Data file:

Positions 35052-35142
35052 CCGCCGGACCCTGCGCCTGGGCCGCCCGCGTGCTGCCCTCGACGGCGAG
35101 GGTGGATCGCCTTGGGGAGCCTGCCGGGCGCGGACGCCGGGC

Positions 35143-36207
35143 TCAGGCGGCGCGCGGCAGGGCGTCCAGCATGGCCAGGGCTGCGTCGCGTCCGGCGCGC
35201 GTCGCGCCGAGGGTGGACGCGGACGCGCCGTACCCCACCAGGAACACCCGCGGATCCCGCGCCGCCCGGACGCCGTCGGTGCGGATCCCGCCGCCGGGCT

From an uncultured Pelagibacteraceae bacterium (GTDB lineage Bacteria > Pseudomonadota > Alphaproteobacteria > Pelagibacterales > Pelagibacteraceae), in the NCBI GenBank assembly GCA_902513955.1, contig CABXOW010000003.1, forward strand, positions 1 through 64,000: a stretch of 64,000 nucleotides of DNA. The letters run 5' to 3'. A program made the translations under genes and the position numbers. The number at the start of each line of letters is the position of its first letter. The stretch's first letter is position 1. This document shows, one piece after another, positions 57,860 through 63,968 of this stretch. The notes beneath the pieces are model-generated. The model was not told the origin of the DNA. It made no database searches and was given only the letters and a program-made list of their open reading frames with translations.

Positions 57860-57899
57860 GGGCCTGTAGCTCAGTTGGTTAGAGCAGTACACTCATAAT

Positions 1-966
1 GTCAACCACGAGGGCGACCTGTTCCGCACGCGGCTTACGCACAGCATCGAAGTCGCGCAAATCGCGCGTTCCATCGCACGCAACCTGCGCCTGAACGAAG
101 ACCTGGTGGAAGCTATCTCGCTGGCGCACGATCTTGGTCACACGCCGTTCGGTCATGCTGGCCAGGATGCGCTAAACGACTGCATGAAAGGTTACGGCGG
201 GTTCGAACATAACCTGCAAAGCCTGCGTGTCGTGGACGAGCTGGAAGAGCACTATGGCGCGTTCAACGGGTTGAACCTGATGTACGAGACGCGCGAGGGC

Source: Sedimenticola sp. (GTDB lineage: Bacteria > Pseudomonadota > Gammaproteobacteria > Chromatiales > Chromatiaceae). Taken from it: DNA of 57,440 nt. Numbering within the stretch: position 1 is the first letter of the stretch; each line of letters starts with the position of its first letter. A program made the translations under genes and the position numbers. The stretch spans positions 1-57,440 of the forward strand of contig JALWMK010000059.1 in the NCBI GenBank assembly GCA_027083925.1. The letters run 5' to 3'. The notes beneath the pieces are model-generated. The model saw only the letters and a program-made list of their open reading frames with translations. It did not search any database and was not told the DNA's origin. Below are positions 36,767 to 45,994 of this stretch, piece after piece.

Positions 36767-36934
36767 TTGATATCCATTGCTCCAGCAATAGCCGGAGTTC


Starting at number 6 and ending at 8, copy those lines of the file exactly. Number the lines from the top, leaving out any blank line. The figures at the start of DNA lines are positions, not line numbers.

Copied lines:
35201 GTCGCGCCGAGGGTGGACGCGGACGCGCCGTACCCCACCAGGAACACCCGCGGATCCCGCGCCGCCCGGACGCCGTCGGTGCGGATCCCGCCGCCGGGCT

From an uncultured Pelagibacteraceae bacterium (GTDB lineage Bacteria > Pseudomonadota > Alphaproteobacteria > Pelagibacterales > Pelagibacteraceae), in the NCBI GenBank assembly GCA_902513955.1, contig CABXOW010000003.1, forward strand, positions 1 through 64,000: a stretch of 64,000 nucleotides of DNA. The letters run 5' to 3'. A program made the translations under genes and the position numbers. The number at the start of each line of letters is the position of its first letter. The stretch's first letter is position 1. This document shows, one piece after another, positions 57,860 through 63,968 of this stretch. The notes beneath the pieces are model-generated. The model was not told the origin of the DNA. It made no database searches and was given only the letters and a program-made list of their open reading frames with translations.

Positions 57860-57899